“Satyagraha brigades can be organized in every village and in every block of buildings in the city.” – Gandhi (Harijan, March 17, 1946)
We’ve all heard of the Blue Helmets – the United Nations armed peacekeeping wing. But have you heard about the White Helmets, the unarmed peacekeeping and first responders in Syria?
Seeing organized nonviolence in the midst of violent conflict is not expected and not often found, but it’s on the increase. There are Peace Brigades International, Nonviolent Peaceforce, Christian Peacemaker Teams, Muslim Peacemaker Teams and the White Helmets in Syria.
Hard to believe, yet here they are – an unarmed group of ordinary people: doctors, lawyers, teachers, store owners, you name it – who are most known for running into buildings destroyed by the Assad regime’s barrel bombs and helping people out alive, regardless of religious or political creed. According to one of White Helmet’s team members, Abed, “When I want to save someone’s life, I don’t care if he’s an enemy or a friend. What concerns me is the soul that might die.” The youngest person they’ve saved was only two weeks old, and it took them a day to go through the rubble to find him. (He was ok.)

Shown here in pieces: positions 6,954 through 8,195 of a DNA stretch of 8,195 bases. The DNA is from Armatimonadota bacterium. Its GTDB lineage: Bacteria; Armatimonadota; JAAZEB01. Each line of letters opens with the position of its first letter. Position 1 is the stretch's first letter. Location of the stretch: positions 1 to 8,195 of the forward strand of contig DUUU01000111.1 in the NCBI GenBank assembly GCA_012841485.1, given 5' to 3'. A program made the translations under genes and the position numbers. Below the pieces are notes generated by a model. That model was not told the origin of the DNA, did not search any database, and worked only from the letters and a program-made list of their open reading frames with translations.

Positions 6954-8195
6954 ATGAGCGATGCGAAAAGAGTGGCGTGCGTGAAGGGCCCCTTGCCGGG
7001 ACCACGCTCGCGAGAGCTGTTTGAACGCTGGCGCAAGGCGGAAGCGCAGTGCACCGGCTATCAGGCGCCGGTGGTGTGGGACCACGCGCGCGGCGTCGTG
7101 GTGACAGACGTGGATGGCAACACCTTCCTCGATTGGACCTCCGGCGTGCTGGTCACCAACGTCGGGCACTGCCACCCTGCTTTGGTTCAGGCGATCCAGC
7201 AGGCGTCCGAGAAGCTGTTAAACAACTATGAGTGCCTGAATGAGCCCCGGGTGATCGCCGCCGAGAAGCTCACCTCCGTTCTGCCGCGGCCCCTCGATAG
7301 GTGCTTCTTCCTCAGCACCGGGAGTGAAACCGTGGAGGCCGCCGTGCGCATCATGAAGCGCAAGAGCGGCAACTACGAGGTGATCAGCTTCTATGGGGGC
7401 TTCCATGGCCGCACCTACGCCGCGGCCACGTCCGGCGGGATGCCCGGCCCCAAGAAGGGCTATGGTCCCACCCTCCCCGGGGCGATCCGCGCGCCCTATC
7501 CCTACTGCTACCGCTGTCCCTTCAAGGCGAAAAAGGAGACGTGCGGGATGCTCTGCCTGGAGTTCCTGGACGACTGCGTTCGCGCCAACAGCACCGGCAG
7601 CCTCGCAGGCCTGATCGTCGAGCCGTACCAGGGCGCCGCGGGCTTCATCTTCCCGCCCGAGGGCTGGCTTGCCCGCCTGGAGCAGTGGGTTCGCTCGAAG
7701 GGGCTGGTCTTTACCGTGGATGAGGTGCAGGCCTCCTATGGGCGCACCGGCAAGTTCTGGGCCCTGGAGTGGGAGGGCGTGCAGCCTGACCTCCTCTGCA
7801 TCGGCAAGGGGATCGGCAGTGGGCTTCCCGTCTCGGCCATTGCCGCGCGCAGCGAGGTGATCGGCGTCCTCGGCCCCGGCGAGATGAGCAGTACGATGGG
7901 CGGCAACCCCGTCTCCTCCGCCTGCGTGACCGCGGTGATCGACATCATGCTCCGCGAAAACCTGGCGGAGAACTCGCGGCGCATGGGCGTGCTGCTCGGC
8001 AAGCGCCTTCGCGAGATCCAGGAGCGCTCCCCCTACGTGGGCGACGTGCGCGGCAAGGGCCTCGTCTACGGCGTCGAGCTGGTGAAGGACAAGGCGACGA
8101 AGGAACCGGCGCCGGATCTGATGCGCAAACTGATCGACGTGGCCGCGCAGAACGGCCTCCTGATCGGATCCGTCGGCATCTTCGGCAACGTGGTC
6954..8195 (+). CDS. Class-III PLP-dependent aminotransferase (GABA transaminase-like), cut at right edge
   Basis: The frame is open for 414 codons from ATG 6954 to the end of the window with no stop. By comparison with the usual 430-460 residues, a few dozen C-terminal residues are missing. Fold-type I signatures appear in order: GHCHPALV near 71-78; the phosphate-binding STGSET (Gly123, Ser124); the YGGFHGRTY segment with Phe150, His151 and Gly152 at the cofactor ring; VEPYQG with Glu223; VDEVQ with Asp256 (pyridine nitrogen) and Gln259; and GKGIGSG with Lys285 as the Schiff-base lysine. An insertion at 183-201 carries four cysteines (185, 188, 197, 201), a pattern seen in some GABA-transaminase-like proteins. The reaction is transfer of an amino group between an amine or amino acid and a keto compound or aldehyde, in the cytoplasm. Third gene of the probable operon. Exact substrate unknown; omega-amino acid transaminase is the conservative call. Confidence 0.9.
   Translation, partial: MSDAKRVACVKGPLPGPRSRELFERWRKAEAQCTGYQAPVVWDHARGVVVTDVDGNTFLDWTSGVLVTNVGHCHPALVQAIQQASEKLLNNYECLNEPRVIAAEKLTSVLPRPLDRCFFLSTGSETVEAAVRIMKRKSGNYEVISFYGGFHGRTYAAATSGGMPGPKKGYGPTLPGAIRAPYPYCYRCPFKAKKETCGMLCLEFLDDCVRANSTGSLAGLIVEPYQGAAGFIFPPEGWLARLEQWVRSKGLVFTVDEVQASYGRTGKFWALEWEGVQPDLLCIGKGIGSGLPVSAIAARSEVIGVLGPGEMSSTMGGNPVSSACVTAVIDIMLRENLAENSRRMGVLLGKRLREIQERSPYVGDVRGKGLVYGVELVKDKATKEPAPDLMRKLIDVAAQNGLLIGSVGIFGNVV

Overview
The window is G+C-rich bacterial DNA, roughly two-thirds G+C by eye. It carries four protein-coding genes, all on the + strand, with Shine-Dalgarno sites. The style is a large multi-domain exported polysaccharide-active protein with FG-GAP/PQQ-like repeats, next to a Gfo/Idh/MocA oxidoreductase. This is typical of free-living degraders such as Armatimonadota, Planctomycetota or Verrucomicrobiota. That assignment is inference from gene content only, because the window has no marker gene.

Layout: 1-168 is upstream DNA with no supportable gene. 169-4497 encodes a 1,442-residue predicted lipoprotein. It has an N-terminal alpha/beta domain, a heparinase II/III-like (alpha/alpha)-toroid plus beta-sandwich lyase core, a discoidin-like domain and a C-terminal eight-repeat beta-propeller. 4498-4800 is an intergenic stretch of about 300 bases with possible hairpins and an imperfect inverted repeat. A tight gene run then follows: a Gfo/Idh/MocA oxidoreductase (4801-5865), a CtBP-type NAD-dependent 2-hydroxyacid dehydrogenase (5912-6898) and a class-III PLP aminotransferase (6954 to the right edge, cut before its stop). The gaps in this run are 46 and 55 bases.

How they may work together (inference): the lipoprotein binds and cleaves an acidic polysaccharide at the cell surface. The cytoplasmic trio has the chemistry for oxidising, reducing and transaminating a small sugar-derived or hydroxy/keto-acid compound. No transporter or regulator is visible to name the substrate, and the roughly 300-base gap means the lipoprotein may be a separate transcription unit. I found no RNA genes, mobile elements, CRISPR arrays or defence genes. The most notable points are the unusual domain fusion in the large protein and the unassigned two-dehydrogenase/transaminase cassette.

So far, by October 2015, this volunteer, neutral, nonviolent force has saved more than 30,000 lives, and the number is only increasing. It’s not easy work and some have lost their lives. If courage and self-sacrifice are the basic ingredients of nonviolence (and they are), these brave people have it to spare.
In 1946 in India, a year before independence, violence – from all sides – was on the rise. Someone must have asked Gandhi what could be done about it – what could the Satyagrahis do in the midst of a violent climate? Always concrete, he offers the utterly practical idea of the Satyagraha brigade – teams of people “in every village and in every block of buildings in the city.”
Such people could be called on in emergency situations, but they also work in the “down time” of no violence on constructive activities that support the emergence of a nonviolent civil society. Rather than go away when relative peace emerges, they should take advantage of the lull to expand and blossom, increase their numbers, strengthen their resolve.
Perhaps where you live, there is no war in the streets, no liberation struggle to confront daily. Does this mean that a brigade is unnecessary? Not at all. It’s a sign that this is the time to start. Train people in first aid; train them to stay calm in scary situations; and train them, most importantly, in nonviolence. What if you “only” stopped one school shooting? What if you “only” recruit one team member whose history is violence – a combat veteran, a former gang member, a retired police officer, a disaffected loner with guns – and give that person another avenue, another path, toward transformation, toward robust nonviolent engagement?
Time to learn from those who have put it into practice in the world’s toughest conflicts, like the White Helmets in Syria.
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